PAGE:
E-readers may be all the rage right now, but various scientific studies have offered evidence that reading in print is actually significantly better for cognitive development and mental health. Not only do humans process information at a higher level – they also feel an increased sense of intimacy when holding a physical piece of paper, magazine or book. There is an established connection that digital alternatives cannot match, simply because of a lack of tangibility. 

E-readers inhibit comprehension abilities
A 2014 study by Stavanger University in Norway found that people who had read an e-book were less likely to accurately remember the order of the plot when compared to people who had read the same story in print, Mic reported. The source noted that while human brains are not naturally predisposed to reading, they are able to construct a mental representation of words, based on chronological ordering, that helps process the sequence of events. With printed books, this is easy – you can flip back and forth and create a timeline in your head. However, when reading digitally, it becomes much harder to understand the structure. Only one page can be shown at a time, and it's difficult for most readers to wrap their heads around the landscape of the content. 

Scientific American chimed in on the matter, adding that turning the pages of a book is akin to leaving a trail of footprints behind you as you walk. However, electronic reading interferes with the intuitive textual navigation process. You can't feel digital "pages" as you scroll down, or hit the "turn page" button on your e-reader. There is no way to get into a rhythm when reading on a screen, whereas print books encourage it with their flowing format and physical boundaries.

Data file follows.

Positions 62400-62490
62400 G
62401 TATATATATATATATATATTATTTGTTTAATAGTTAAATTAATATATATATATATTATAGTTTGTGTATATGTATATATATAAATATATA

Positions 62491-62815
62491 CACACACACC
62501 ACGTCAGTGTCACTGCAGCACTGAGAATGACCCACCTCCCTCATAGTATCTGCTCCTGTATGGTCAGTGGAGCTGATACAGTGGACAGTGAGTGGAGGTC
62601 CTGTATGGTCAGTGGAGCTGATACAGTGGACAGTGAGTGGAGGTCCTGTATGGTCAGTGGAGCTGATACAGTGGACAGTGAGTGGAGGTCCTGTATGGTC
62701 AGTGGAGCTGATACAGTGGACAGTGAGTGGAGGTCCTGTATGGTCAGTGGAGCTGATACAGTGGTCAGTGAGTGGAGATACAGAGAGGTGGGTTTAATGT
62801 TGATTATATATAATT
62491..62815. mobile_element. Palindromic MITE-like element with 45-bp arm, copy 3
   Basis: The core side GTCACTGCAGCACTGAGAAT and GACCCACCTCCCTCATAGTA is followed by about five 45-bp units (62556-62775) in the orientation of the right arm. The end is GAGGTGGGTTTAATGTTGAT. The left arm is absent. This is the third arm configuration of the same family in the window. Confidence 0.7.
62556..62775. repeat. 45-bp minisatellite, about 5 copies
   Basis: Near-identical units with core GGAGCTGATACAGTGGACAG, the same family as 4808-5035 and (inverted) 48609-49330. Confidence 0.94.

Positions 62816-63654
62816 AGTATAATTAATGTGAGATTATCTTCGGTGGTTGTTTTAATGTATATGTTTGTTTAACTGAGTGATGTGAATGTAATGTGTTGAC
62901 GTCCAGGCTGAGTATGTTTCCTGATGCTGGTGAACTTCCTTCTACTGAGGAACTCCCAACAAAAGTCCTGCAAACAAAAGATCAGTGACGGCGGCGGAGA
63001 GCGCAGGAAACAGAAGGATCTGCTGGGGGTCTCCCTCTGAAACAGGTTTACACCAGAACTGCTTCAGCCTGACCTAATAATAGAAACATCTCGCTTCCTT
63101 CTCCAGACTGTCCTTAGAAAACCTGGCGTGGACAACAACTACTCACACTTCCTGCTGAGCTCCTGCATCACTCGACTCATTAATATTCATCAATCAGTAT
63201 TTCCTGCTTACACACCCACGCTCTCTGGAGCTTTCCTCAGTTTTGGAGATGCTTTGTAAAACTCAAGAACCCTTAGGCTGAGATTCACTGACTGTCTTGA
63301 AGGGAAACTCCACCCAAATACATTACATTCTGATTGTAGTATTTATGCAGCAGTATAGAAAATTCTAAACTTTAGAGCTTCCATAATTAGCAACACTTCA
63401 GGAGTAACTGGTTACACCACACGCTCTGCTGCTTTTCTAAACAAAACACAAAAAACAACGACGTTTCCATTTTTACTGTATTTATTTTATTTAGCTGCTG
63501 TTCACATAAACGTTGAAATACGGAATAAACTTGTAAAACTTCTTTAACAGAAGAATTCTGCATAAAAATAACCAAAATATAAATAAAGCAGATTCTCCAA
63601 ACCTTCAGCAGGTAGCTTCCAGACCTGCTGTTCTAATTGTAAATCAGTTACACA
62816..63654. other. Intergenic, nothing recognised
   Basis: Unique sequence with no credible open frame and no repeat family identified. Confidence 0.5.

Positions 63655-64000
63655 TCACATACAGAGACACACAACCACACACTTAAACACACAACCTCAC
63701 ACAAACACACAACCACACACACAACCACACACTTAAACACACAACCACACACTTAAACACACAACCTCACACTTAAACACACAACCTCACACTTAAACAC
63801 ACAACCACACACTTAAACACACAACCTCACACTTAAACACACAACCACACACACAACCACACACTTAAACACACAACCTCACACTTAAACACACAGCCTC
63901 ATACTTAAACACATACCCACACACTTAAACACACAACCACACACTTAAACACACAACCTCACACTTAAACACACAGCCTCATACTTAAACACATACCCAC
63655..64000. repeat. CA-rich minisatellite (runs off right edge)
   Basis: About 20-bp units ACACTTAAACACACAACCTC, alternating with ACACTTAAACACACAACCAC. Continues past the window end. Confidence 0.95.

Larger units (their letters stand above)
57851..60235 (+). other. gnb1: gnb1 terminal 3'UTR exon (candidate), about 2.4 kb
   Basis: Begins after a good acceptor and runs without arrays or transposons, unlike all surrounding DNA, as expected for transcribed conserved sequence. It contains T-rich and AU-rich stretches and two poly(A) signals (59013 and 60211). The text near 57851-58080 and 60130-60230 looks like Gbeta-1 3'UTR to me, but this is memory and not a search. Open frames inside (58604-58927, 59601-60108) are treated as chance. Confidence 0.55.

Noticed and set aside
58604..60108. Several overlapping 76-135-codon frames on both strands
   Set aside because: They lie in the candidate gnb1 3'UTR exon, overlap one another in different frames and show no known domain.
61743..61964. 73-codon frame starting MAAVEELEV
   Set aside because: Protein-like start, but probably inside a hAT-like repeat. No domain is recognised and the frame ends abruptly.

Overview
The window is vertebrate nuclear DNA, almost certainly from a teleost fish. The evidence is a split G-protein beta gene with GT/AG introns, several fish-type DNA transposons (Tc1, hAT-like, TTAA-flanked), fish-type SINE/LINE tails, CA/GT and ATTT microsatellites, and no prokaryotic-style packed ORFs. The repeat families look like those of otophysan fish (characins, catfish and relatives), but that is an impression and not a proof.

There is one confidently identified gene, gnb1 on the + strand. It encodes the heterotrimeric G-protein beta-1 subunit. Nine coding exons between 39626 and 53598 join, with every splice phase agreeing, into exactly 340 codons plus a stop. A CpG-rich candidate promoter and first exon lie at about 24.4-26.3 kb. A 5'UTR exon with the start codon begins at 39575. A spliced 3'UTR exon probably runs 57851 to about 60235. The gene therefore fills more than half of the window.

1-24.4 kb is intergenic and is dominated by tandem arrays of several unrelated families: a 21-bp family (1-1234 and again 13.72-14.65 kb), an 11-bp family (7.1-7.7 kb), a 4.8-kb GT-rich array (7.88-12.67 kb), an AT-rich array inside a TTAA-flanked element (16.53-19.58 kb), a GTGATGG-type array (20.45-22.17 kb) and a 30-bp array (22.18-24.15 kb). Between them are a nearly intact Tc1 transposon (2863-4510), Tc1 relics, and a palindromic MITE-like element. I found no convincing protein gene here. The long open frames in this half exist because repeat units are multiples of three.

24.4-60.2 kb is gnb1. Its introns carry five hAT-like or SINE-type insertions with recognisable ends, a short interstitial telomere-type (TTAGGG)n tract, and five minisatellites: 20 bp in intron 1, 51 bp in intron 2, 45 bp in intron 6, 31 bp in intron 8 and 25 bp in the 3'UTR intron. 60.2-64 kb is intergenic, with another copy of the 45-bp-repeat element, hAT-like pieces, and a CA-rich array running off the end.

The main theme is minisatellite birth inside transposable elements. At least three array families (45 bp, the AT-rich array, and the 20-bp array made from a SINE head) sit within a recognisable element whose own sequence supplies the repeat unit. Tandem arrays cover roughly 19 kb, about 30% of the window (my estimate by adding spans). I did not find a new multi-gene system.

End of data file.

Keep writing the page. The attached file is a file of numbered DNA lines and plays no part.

In 2003, Leicester University in the U.K. conducted a study in which 50 students were given print and digital materials to study, according to Scientific American. When quizzed about 20 minutes later, those who had used the text electronically fared just as well as those who were paper-based, but researchers noticed that the online group seemed to only remember specific facts, while the print group, as a whole, had a better comprehension of the overarching subject. The source said that there is a fundamental difference between simply remembering something and regurgitating it, and having a complete knowledge of a topic, and being able to comment on it through expertise. 

Mic cited a 2006 study that found an interesting pattern regarding the average electronic reader that could help explain this discrepancy. When reading from a screen, people tend to read in an "F" shape; fully processing the first line of each paragraph, but then gravitating toward the left-hand side of the page going forward. 

Reading in print has various neurological benefits
Mic recognized that reading text from a screen is unavoidable, but stated that 30-45 minutes of focused, distraction-free daily reading can improve your linear reading abilities. In fact, the source said, there are numerous benefits to regularly picking up a paper book. Statistically speaking, elderly people who use the traditional format are two and a half times less likely to get Alzheimer's, while the very act of reading in general can reduce stress 68 percent after just six minutes. 

Mic also noted that print readers showed higher levels of empathy when shown an upsetting short story than those who read it digitally did, and also became more immersed in it. When done as a habit, it can improve quality of sleep and concentration abilities. 

It's not just a personal preference anymore – though, avid readers have widely agreed that paper is a superior format in which to read. Science is also on print's side in this fight, and science almost always wins.